Vaccines will be offered free of charge to those aged eighteen and over, Prime Minister Narendra Modi has announced. The Prime Minister announced the free vaccines policy during an address to the nation yesterday, in which he stated “the Government of India itself will buy 75 percent of the total vaccine production from vaccine manufacturers and give it for free to the state governments.”
Modi billed the ongoing COVID-19 pandemic, which has seen a virulent resurgence in India in recent months, as the largest health crisis faced by the nation in a century. Such a proclamation seems apposite, especially given the challenges India is weathering.
The country has been particularly embattled by shortages of medical oxygen. As reported last month by Nicholas Parry for Health Issues India, many deaths during the second wave could have been averted were it not for the medical oxygen deficit. This issue has come under fire, with Allahabad High Court justices Siddhartha Varma and Ajit Kumar stating at a hearing “we are at pain in observing that death of COVID patients just for non-supply of oxygen to the hospitals is a criminal act and not less than a genocide by those who have been entrusted the task to ensure continuous procurement and supply chain of the liquid medical oxygen.”
This is not for want of supply. The problem is multifaceted. “The sudden surge of COVID infections and the subsequent need for supplemental oxygen in late March blindsided India’s health care network,” wrote Biman Mukherji for Fortune last month. “The country had assumed the worst of the pandemic was over. But within two weeks, the daily demand for medical oxygen spiked to twelve times pre-COVID levels, leaving hospitals like Batra struggling to treat the rush of patients who were showing up, gasping for breath.” It led to harrowing social media posts of individuals begging for oxygen. This is despite the fact that, as Mukherji notes in their analysis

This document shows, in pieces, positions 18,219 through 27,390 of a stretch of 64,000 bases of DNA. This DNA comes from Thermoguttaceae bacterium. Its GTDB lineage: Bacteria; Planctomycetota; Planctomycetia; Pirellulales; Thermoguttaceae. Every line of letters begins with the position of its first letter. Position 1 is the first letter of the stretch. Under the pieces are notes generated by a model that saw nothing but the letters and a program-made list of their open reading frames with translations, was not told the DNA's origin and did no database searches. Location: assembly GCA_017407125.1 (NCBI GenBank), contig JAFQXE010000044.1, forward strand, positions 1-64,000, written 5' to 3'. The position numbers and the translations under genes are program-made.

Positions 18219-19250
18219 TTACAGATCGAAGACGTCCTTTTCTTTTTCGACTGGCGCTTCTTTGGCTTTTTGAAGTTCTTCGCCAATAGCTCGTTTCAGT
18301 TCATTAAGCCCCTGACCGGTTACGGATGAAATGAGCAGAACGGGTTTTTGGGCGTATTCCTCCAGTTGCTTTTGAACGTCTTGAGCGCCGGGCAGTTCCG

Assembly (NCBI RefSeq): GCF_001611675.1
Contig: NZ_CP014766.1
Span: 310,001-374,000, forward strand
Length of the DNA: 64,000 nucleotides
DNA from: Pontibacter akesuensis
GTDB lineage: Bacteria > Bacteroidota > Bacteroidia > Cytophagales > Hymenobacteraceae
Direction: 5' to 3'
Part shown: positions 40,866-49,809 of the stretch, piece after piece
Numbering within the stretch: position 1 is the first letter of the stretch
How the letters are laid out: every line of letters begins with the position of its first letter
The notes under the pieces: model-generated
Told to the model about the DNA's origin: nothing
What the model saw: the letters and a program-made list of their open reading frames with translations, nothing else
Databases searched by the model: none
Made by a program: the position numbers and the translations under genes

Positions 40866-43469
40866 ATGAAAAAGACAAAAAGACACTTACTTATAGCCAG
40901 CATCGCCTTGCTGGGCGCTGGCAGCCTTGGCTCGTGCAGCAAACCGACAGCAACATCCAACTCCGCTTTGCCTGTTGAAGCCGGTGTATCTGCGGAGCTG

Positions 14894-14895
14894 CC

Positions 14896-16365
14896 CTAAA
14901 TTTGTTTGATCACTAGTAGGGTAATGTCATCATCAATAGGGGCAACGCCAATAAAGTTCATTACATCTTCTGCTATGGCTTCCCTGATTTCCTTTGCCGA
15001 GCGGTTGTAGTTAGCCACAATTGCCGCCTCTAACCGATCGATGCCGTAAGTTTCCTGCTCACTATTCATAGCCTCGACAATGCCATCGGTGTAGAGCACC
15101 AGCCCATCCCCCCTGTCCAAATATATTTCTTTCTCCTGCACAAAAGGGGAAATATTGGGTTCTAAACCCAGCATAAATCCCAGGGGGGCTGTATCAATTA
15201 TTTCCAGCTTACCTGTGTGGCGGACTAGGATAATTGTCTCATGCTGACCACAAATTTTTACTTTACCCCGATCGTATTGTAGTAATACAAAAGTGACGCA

“In truth, India always had enough oxygen. But as the second wave hit, it was being used for industrial—not medical—purposes. Ordinarily, India produces 9,000 tonnes of liquid oxygen each day. Only ten percent to fifteen percent of that goes toward medical supplies. The rest is used in industry, such as steelmaking. At the height of India’s second wave, which is still ongoing, COVID patients needed between 9,000 and 11,000 tons of oxygen. India had the capacity to meet that demand, but it would require diverting up to ninety percent of the country’s oxygen supply from industrial sites. Pulling that off took weeks—and government intervention.”